Therefore the restaurants have seating outside under the incredible Roman sun where you can have your perfect cappucino and a piece of Jewish Pizza that will hold you over until lunch.

The restaurants in this area are good but pricey. That said, I did have a spectacular antipasto of mussles and clams in an out-of-this-world broth containing garlic butter and tomatoes at G. Spizzichino a few steps from the apartment.

Although my dish was an appetizer, it was enough food for me as it came with bread to sop up the ecstasy-inducing broth that accompanied it. And the portions were almost too hearty as is the norm with Italian restaurant portions in my experience.

Restaurants Jewish Ghetto
Restaurants Rome’s Jewish Ghetto

The next day we ate at the restaurante Al Portico where I ordered Carciofo ala Guida. This is an artichoke that has been trimmed and chucked into the deep fryer. It comes out all brown and crispy.

I had never had a deep fried artichoke quite like this so I asked the waiter how to eat it. He said you eat it with a knife and fork and unless I misunderstood, I was supposed to eat the leaves and choke as well as everything else. Of course I tried it but the leaves were too chewy and fibrous so I ate it like a normal artichoke.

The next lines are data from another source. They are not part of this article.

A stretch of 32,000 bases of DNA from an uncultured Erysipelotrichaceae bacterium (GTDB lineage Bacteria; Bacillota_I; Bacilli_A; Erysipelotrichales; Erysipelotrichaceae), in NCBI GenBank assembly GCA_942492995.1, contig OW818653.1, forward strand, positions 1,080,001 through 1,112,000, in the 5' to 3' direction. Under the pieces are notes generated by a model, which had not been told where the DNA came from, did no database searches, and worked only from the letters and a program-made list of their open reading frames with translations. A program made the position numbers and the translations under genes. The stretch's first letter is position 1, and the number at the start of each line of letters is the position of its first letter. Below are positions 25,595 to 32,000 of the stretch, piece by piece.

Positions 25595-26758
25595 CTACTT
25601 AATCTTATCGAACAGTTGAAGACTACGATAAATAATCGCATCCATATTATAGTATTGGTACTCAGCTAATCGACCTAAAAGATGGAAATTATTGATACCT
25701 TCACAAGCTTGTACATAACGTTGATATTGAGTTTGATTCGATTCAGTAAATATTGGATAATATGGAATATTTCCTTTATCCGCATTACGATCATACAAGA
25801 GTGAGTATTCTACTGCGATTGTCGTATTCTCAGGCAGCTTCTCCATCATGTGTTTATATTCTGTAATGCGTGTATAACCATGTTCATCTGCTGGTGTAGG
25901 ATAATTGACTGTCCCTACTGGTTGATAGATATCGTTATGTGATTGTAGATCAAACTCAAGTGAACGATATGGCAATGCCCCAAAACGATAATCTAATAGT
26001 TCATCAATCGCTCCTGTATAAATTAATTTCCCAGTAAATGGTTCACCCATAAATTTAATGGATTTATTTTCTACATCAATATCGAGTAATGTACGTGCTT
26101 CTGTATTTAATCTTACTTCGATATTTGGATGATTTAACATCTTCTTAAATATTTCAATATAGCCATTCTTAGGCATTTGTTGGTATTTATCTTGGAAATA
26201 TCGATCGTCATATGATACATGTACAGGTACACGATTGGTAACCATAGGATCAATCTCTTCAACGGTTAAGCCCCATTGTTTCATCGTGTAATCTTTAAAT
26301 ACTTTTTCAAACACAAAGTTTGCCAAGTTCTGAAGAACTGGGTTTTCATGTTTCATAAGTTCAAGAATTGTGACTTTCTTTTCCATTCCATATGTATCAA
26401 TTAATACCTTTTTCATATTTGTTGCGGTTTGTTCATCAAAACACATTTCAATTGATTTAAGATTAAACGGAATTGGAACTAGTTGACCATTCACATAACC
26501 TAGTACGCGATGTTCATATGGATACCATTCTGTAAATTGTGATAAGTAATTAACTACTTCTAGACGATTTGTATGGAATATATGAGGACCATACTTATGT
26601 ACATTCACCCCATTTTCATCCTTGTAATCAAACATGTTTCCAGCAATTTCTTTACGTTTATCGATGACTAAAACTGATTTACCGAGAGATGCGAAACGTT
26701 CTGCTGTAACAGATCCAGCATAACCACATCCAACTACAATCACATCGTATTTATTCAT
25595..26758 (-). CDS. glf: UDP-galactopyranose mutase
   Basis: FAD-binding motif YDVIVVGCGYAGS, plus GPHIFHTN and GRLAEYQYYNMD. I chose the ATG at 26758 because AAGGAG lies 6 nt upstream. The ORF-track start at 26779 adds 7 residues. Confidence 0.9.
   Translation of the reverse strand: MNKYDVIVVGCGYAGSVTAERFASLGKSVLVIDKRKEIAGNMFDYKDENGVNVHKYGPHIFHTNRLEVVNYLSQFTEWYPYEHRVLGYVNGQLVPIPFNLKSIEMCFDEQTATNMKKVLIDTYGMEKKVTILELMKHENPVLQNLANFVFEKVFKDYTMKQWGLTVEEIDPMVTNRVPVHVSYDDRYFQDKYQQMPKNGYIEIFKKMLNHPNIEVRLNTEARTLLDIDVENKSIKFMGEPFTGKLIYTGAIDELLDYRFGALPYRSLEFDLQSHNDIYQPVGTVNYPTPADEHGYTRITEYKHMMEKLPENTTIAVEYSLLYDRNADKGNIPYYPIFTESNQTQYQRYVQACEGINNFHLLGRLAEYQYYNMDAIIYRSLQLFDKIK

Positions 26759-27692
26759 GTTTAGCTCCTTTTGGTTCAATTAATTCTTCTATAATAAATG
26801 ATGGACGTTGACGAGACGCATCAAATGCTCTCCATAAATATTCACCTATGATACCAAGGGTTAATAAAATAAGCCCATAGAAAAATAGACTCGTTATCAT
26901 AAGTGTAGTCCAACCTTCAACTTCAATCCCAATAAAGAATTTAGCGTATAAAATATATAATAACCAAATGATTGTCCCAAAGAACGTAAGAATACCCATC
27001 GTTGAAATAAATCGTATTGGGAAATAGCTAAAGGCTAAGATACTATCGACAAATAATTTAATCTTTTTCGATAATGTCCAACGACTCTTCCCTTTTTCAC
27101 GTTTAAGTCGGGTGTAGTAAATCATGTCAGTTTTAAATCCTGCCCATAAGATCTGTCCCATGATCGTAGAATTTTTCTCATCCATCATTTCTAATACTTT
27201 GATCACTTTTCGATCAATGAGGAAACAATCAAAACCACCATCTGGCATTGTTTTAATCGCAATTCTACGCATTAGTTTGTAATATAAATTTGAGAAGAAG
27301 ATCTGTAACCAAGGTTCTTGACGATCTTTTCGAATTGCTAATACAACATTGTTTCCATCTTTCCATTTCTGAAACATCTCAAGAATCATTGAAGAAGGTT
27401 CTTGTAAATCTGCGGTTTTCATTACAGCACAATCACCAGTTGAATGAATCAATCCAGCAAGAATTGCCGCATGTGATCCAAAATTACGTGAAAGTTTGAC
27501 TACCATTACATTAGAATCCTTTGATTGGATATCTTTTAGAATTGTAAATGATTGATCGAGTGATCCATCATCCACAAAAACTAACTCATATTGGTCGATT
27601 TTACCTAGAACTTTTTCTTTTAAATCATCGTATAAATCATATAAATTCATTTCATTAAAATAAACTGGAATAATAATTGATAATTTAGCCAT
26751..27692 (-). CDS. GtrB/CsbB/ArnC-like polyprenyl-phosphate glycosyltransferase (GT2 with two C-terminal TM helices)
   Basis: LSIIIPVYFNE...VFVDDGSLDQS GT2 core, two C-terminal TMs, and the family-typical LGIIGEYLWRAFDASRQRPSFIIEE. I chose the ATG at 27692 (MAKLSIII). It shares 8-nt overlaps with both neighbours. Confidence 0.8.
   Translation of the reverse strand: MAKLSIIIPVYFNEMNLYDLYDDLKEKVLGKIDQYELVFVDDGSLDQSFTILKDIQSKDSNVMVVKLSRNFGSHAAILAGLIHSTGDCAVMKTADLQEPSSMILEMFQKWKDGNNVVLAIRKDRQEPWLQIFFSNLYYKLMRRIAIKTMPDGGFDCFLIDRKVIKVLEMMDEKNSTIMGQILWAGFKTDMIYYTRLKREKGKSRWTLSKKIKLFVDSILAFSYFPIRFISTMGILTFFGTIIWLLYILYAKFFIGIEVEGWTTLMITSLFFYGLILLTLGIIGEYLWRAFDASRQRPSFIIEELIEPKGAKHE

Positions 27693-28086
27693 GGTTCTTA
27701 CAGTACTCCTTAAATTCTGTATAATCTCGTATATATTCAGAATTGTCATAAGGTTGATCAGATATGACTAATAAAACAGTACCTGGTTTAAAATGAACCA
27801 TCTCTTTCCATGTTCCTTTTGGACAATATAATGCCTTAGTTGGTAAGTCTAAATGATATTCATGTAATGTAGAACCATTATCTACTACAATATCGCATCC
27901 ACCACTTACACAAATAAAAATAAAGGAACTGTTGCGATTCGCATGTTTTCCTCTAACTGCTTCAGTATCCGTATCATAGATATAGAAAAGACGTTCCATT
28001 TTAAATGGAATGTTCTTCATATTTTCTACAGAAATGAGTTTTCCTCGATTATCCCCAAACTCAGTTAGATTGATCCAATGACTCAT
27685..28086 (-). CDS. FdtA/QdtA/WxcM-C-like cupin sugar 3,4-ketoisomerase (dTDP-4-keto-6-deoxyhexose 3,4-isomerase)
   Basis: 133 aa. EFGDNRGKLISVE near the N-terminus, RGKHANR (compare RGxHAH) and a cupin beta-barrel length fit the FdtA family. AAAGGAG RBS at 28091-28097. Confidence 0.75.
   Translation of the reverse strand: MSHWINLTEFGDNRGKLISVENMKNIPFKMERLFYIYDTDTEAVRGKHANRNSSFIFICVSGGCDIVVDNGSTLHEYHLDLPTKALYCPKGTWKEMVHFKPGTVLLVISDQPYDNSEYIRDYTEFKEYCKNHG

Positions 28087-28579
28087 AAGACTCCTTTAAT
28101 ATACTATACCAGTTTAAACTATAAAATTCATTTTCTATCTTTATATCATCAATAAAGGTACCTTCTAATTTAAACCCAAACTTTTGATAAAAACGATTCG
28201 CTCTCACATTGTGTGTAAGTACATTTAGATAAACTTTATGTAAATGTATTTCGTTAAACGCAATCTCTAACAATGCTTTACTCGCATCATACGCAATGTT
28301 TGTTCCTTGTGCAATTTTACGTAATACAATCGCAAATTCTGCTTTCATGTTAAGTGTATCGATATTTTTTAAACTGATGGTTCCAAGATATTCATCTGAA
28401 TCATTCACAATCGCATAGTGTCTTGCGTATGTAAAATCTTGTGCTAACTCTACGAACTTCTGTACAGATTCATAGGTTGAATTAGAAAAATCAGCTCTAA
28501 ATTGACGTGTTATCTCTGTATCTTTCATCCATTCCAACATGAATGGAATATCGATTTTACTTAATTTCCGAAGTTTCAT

It was fantastic. Once out of the deep fryer it was dressed in olive oil and salt which tastes spectacular on a hot Roman day after sightseeing.

There is something about deep frying anything that brings out the natural flavors which is the only explanation I can see for the recent America craze of deep frying Snicker’s bars.

The artichoke’s natural nutty flavor was beautifully enhanced and it was a perfect opening act for my main course which was grilled lamp chops all in a pile with  a delightful sauce drizzled sparingly over the top.

(Click here for a Google Street View tour of the Jewish Ghetto and you will find these restaurants as you pass through)

Toward the end of the Via Del Portico D’Ottavia, there is an archeological site where you can walk off your fattening artichoke and view ancient Roman columns being excavated.

Piazza Navona
Piazza Navona

Situated very close to the Jewish Quarter are most of the famous monuments and attractions that one looks for in Rome.

On a three day visit to Rome and while staying in the Jewish Quarter, my husband and I did not have to take one bus or metro ride because everything we wanted to see that trip was within walking distance.